A great way for your business to practice thought leadership is by sharing insight through social media channels. Whether it be Facebook, Twitter, Instagram or LinkedIn, each platform has something unique to offer. First, create a strategy for which channels you’ll distribute through. Next, create valuable, meaningful content that presents a solution to a customer’s problem. Afterward, cross-promote this content and engage with your audience. You also have the opportunity during this time to collaborate with influencers. And as long as you’re being informative and genuine, you’ll find great success with thought leadership.
Have you pursued thought leadership? What are your thoughts on it? Share with us below and be sure to check our FREE Entrepreneurial Assessment.
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There are thousands of other entrepreneurs right there with you, navigating their way to a successful strategy. From choosing your niche to building your business plan, here are five valuable lessons for a successful startup business.
1. Create your brand with a vision in mind.
The trick to growing a profitable business starts with identifying your niche in the market — your value proposition. You can develop your value proposition by defining the audience you’re targeting, laying out the problem you’re hoping to solve for customers, and determining how your solution is better than or unique to the market. If you begin growing your company without this in mind, it’ll be much easier than backtracking years later.
2. Build a sustainable foundation.
Sometimes you just need to hit the ground running. Because your employees are working in close quarters, it’s important for small businesses to hire correctly from the get go. Build your team with intention and aim for adaptable personalities. As for processes, it’s all a matter of trial and error. If something isn’t working, identify the margin of error and start pursuing a new option. The important thing is to keep experimenting and moving forward.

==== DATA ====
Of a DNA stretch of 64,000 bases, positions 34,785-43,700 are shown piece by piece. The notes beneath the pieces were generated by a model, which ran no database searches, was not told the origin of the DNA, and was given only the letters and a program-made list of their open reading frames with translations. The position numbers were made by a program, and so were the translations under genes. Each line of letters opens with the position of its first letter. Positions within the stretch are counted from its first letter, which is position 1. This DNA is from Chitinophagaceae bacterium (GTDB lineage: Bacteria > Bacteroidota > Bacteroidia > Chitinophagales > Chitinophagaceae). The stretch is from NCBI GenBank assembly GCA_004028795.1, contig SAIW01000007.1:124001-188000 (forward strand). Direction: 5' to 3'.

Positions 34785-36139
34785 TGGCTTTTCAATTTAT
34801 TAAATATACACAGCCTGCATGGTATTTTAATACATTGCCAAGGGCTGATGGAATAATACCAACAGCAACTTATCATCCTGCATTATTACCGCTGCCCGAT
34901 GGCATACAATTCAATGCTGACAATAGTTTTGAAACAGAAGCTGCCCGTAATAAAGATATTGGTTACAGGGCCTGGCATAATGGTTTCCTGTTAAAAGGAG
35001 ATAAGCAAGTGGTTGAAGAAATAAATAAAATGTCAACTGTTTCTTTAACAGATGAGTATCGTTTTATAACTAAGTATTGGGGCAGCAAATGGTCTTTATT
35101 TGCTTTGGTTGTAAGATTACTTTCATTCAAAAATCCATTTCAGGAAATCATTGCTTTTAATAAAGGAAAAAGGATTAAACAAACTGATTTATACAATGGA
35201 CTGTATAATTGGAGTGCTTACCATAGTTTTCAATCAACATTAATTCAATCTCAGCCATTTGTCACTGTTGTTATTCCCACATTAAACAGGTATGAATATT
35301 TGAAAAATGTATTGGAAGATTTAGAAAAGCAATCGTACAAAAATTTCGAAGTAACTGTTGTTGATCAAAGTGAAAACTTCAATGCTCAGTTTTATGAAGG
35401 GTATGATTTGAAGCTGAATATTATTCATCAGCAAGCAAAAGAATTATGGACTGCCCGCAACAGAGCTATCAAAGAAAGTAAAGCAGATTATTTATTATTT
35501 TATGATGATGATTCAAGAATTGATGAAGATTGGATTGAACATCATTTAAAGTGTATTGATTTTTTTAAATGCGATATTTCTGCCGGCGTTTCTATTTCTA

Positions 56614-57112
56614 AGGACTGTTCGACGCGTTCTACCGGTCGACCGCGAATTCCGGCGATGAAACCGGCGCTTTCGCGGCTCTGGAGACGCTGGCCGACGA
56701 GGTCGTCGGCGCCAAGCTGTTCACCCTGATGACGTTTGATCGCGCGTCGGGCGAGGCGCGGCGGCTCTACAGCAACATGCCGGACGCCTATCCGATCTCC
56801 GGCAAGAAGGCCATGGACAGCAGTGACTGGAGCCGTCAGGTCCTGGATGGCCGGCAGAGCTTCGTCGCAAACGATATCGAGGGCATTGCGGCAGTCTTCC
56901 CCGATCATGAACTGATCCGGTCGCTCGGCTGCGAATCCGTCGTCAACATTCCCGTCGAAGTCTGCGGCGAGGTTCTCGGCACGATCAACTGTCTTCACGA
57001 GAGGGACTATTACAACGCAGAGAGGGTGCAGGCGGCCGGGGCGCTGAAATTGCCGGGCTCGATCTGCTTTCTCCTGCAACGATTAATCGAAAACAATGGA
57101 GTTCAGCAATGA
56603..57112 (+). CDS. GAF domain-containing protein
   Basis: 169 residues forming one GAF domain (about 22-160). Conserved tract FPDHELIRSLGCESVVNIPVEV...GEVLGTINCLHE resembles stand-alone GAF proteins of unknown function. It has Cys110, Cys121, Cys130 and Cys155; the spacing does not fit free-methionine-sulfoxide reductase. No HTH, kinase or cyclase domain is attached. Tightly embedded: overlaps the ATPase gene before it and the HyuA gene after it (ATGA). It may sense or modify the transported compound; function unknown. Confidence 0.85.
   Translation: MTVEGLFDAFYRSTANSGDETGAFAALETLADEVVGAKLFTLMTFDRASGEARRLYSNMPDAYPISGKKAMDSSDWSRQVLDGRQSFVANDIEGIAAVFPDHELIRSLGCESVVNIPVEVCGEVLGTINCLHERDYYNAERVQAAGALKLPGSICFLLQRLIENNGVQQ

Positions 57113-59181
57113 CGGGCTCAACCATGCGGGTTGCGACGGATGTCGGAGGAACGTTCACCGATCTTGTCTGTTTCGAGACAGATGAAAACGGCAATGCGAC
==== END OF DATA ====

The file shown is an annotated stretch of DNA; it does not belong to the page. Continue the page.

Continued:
3. Be fair to your customers, be fair to yourself.
Whether you’re charging hourly rates or a flat product fee, don’t start working until you get paid upfront. When you’re starting out, things can be exciting, but you need to make sure you’re fostering sustainable financial growth. Get everything in writing and better yet, have a lawyer look over any paperwork. And most importantly, make sure your customers know what they’re paying for and establish clarity in what you’re promising to deliver.
4. Give yourself space to grow.
Skyline offices are great, but are you being efficient with space? If your team is small, consider ways you can create multi-use rooms. Then as your business expands, so do your options for a new office. It’s better to have the money you saved, set aside than trying to accommodate for a new budget expense.
5. Processes can be rewritten.
Many entrepreneurs assume that when processes are built, they’re set in stone. Just like the laws of the land, they can be rewritten — business models can be continuously improved. As a successful startup, you’ll need to act quickly in your adaptability. If you have an idea, run with it. If something isn’t working, figure out the framework, identify the variables you can change and continue adapting.
Our team here at ActionCOACH hopes these lessons put you on the right track for a successful startup. Whatever you do, though, stay motivated and ambitious. Your hard work will pay off in time!